The confocal Raman microscopy results provided several pieces of useful information. First, individual disks show little enhancement compared with disk structures with gaps (Fig. 2). Note that the individual disk is located far left in Fig. 2 A and D. For a fixed gap size of 30 nm, the number of gaps does not significantly affect the measured enhancement (Fig. 2 A and D). The spot sizes become slightly larger when gap number increases because of the larger disk array surface area, but the intensities vary by less than a factor of 2. Note, however, that the signal for two disks with one gap is 167 times higher than that from one disk without a gap (Fig. 1D, left side of image). Second, when the disk thickness is varied and the gap size is kept constant at 30 nm, significant variations in SERS activity are observed. As a representative example, we show the results from four different disk thicknesses of 40 ± 5, 80 ± 8, 120 ± 10, and 200 ± 15 nm with a single 30 nm gap (Fig. 1 B and E). A single 40 ± 5 nm disk with no gap is placed at the end of the structure as a control (Fig. 1E, left side of image). Interestingly, a 120-nm-thick disk yields the largest SERS response, followed by disks measuring 200, 80, and 40 nm. Finally, we studied a disk array with the disk thickness optimized at 120 nm and gap size deliberately varied from 5 ± 2 to 15 ± 5, 30 ± 5, 80 ± 10, and 160 ± 10 nm (Fig. 1 C and F; see also Fig. 6, which is published as supporting information on the PNAS web site). The SERS data show that the optimum gap size is 30 nm (Fig. 2 C and F), consistent with the previous experiments, in which gap size was kept constant and disk thickness was varied (Fig. 2E). These observations lead one to conclude for these Au disk arrays that maximum SERS enhancement occurs for 120-nm-thick disks with 30-nm gaps.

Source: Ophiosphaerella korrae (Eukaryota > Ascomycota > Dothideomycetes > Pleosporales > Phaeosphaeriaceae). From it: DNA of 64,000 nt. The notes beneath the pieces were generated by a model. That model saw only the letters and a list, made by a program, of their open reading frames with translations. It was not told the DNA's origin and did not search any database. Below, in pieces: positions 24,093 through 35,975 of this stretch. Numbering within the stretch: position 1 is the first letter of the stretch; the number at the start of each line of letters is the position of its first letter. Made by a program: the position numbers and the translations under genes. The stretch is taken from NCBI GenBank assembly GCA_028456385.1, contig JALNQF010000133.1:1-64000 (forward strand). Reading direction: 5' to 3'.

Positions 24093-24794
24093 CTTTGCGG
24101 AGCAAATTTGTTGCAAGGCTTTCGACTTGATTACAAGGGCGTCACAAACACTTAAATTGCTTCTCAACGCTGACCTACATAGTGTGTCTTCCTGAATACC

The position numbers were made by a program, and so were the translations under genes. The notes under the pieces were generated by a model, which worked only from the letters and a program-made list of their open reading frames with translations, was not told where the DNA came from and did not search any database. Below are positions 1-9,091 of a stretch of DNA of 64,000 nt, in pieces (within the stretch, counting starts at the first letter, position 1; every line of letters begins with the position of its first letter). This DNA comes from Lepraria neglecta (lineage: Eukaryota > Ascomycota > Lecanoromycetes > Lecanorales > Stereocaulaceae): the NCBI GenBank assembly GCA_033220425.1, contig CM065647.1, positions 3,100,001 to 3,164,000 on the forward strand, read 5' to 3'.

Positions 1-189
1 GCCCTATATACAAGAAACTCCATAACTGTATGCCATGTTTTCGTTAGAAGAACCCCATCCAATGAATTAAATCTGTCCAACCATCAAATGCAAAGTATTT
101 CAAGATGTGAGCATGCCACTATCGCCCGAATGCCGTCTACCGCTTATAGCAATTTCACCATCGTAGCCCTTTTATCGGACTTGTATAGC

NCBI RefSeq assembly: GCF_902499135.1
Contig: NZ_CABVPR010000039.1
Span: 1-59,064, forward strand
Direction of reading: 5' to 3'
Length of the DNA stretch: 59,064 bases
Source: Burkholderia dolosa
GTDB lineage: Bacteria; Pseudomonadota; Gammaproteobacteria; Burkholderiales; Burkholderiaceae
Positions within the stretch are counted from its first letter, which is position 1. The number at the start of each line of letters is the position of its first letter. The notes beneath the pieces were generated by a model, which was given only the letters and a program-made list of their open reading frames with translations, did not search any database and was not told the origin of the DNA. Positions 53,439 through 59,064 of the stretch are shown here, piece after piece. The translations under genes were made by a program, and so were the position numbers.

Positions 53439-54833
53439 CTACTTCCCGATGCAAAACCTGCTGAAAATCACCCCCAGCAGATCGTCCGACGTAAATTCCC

Fig. 2.
Confocal Raman microscopy images of gapped nanowire structures functionalized with MB. (AC) Two-dimensional Raman images corresponding to the structures shown in Fig. 1 D (A), E (B), and F (C). (DF) Three-dimensional Raman images. A ...

The observations and conclusion above are notable for a couple of reasons. First, although it is difficult to generate nanostructures with stable and comparable SERS activities, the OWL structures exhibit extremely consistent SERS results from batch to batch, and the magnitude of enhancement is consistent with other molecules (p-mercaptobenzoic acid) studied in separate but analogous experiments. Second, many studies lead one to believe that exceedingly small structures and gaps (<10 nm) are required to generate the hot spots typically associated with high SERS activity (24, 27). Therefore, it is surprising that 120-nm disks are better than smaller structures and 30-nm gaps lead to higher activities than 5- or 15-nm gaps.